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INTERNATIONAL DENTAL JOURNAL OF STUDENTS RESEARCH - VOLUME 5 ISSUE 3, OCT 2017

Pages: 89-90
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Dentistry- A noble profession or a profitable business??

Author: VC Rathi, A Rathi, S Kumar

Category: Original Research

Abstract:

The debate being whether dentistry is a noble profession or a profitable business has been around since the advent of better facilities pertaining to the field. The desire to have the best outcome via latest technology is often reinforced with monetary backup. The constant improving treatment modalities are accompanied by increase in the cost. Dentistry is a profession with unique combination of business and professionalism. It is a business in terms of set up required and profession in terms of the benefit given to the society by utilizing ones skill or training.

Keywords: Profession, Business, Dentistry

DOI: DOI: 10.18231/2278-3784.2017.0018

Full Text:

Introduction

The income tax section 2(3) defines business as any trade, commerce, manufacturing activity or concern in nature of trade and commerce. It is plainly, any economic activity which is carried on for earning profits and does not mandatorily require any basic training or skills to commence the venture.

A procession, on the other hand, is defined as a job requiring some thought, skill and special knowledge as well as training in that particular field. The acquisition of technical/academic qualification is essential to join a profession which focuses on service of the community as primary intention and profits are secondary.

Dilemma profession or business??

The question arising in the present day scenario is Is dentistry still a profession or is it a well marketed business? The current image of a dental professional has an eroded stature in public. The tag of being a professional is associated with high levels of expertise, skillfulness, virtuousness, trust as well as to have a market value and social status. The point to be pondered upon is are the level of expertise and social class both are the deciding factors for dentistry being a profession, does the profession needs a society or is it vice versa??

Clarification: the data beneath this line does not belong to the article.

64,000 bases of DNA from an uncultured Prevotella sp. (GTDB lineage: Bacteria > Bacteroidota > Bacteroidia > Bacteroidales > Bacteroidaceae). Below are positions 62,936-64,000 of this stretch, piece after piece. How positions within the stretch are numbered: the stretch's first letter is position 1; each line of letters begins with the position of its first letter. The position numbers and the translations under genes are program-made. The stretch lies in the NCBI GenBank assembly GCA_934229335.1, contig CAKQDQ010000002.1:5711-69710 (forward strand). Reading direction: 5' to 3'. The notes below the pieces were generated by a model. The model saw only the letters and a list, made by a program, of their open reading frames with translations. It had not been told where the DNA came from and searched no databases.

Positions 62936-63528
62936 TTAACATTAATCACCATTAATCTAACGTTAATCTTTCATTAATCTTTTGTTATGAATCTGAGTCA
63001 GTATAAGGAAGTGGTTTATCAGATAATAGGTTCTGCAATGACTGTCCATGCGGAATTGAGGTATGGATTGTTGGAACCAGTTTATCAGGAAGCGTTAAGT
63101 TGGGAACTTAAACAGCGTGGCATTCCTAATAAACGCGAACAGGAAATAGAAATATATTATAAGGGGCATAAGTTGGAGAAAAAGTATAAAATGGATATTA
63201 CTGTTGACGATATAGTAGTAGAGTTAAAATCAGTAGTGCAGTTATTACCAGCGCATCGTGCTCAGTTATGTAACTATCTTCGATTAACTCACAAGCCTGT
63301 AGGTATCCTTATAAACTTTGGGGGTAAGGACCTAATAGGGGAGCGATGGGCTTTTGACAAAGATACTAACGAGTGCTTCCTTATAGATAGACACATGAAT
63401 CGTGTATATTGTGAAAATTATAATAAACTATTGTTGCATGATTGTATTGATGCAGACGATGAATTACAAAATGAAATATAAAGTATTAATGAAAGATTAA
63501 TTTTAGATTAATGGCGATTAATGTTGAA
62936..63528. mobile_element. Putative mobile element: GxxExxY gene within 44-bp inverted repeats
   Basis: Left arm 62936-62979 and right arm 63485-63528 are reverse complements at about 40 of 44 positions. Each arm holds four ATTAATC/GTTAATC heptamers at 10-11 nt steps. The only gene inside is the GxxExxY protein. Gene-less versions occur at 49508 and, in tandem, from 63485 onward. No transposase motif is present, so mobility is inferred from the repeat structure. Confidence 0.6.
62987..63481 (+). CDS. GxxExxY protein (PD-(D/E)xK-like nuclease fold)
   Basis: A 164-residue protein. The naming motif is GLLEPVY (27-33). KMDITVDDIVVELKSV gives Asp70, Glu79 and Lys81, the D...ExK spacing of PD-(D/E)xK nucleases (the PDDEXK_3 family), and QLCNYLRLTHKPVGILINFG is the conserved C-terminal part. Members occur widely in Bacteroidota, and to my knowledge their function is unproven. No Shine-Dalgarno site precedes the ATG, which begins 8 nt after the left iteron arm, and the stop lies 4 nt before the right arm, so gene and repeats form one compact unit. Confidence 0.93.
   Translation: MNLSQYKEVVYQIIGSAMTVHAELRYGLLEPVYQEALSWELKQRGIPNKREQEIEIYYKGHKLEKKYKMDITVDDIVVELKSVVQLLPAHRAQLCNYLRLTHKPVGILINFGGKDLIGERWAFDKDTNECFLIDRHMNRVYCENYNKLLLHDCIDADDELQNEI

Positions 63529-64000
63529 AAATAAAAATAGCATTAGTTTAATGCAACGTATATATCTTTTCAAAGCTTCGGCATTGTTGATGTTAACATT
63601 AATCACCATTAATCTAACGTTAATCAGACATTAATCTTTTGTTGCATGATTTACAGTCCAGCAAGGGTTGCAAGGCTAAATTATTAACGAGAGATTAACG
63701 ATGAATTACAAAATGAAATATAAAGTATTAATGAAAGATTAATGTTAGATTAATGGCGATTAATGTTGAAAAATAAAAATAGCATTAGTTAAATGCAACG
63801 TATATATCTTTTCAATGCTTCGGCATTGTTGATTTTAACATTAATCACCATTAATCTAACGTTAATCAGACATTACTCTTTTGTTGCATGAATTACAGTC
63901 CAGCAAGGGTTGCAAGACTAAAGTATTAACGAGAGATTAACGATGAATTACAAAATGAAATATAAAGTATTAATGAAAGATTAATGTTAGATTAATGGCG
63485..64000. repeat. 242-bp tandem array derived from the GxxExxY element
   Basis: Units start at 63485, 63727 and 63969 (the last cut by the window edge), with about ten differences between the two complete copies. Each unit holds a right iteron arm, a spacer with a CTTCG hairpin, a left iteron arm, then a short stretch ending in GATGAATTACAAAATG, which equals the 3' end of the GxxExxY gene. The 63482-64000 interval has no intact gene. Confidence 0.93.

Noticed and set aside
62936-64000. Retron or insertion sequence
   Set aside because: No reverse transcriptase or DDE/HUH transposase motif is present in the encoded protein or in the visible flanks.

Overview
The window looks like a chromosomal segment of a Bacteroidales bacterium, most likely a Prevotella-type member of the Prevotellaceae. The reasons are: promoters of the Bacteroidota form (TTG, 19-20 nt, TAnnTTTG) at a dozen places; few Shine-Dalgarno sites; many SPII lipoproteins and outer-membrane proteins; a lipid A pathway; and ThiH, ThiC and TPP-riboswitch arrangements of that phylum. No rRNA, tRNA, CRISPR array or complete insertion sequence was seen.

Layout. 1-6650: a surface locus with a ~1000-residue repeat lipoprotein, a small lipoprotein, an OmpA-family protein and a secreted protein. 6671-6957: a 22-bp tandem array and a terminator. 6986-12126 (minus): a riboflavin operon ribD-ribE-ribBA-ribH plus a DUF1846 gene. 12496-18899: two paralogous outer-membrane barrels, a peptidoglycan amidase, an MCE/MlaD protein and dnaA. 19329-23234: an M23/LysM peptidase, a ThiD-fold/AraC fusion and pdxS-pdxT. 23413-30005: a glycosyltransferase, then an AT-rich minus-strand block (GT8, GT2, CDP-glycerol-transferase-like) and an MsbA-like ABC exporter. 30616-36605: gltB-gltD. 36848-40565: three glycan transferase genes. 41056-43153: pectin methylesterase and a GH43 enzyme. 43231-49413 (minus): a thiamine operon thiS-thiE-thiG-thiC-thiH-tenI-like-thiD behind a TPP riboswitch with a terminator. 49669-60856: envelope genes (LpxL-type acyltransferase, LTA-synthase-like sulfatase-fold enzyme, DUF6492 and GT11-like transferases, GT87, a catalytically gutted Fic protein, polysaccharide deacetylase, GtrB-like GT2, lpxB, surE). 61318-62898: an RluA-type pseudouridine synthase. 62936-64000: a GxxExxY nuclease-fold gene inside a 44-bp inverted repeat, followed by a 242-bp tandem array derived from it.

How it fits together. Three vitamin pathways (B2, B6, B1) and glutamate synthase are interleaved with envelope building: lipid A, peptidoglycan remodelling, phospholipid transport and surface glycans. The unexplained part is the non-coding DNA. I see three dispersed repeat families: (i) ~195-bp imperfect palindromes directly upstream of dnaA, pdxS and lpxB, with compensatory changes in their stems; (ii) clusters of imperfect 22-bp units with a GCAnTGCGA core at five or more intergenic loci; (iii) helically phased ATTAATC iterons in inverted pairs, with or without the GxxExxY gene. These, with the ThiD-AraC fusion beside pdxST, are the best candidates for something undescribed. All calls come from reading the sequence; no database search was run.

Historically, dentistry has evolved from the paths of barber surgeons, which was essentially a business enterprise and they were publicized as businessmen. Later on, with the advent of proper training and technical skill development, the modern era of dentistry emerged- dentist as a professional, upholding the social contract of serving the community without the contemplation for profits / benefits.

The contemporary debate on the conversion of dental profession into business is a brain child of the coeval class of patients who started propagating dentistry as a money making enterprise run by dentists. Ironically, the modern aesthetic conscious society has paved the way for the dental professionals to research, develop and acquire new skills and techniques to enhance the cosmetic results which in turn requires efforts, expenses in terms of time and resources. Dentistry as a profession in itself is expensive, collectively viewing the cost of equipment, materials, latest technology and workshops attended to adopt a particular skill when compared to our medical counterparts. The evolution of dentistry and advancement in the field is like a vicious cycle, the so called affluent strata of the society demands or rather expects an excellent outcome and co relates it with latest technology utilized to achieve the same however costly it is. This constant urge for good, better, best and now the bestest aesthetics has led to continuous research of newer modalities to appease the patients.